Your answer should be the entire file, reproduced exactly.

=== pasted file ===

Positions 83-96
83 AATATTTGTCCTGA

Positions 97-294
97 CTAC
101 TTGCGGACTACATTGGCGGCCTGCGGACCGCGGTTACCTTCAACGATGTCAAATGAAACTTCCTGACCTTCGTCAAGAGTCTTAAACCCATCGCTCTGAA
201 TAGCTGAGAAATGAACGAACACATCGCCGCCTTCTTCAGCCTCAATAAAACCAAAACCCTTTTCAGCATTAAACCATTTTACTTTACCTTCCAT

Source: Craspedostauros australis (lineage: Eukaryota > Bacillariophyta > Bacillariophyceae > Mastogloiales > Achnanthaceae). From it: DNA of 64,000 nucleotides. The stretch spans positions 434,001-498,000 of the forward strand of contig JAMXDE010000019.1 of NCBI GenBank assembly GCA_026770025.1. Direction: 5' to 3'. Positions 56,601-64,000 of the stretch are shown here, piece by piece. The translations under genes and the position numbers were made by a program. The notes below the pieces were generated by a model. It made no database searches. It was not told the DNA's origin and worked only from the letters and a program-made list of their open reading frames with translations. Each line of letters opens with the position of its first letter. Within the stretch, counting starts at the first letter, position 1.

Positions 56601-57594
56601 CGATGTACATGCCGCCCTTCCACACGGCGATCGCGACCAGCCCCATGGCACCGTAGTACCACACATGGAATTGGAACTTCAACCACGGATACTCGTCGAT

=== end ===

Positions 83-96
83 AATATTTGTCCTGA

Positions 97-294
97 CTAC
101 TTGCGGACTACATTGGCGGCCTGCGGACCGCGGTTACCTTCAACGATGTCAAATGAAACTTCCTGACCTTCGTCAAGAGTCTTAAACCCATCGCTCTGAA
201 TAGCTGAGAAATGAACGAACACATCGCCGCCTTCTTCAGCCTCAATAAAACCAAAACCCTTTTCAGCATTAAACCATTTTACTTTACCTTCCAT

Source: Craspedostauros australis (lineage: Eukaryota > Bacillariophyta > Bacillariophyceae > Mastogloiales > Achnanthaceae). From it: DNA of 64,000 nucleotides. The stretch spans positions 434,001-498,000 of the forward strand of contig JAMXDE010000019.1 of NCBI GenBank assembly GCA_026770025.1. Direction: 5' to 3'. Positions 56,601-64,000 of the stretch are shown here, piece by piece. The translations under genes and the position numbers were made by a program. The notes below the pieces were generated by a model. It made no database searches. It was not told the DNA's origin and worked only from the letters and a program-made list of their open reading frames with translations. Each line of letters opens with the position of its first letter. Within the stretch, counting starts at the first letter, position 1.

Positions 56601-57594
56601 CGATGTACATGCCGCCCTTCCACACGGCGATCGCGACCAGCCCCATGGCACCGTAGTACCACACATGGAATTGGAACTTCAACCACGGATACTCGTCGAT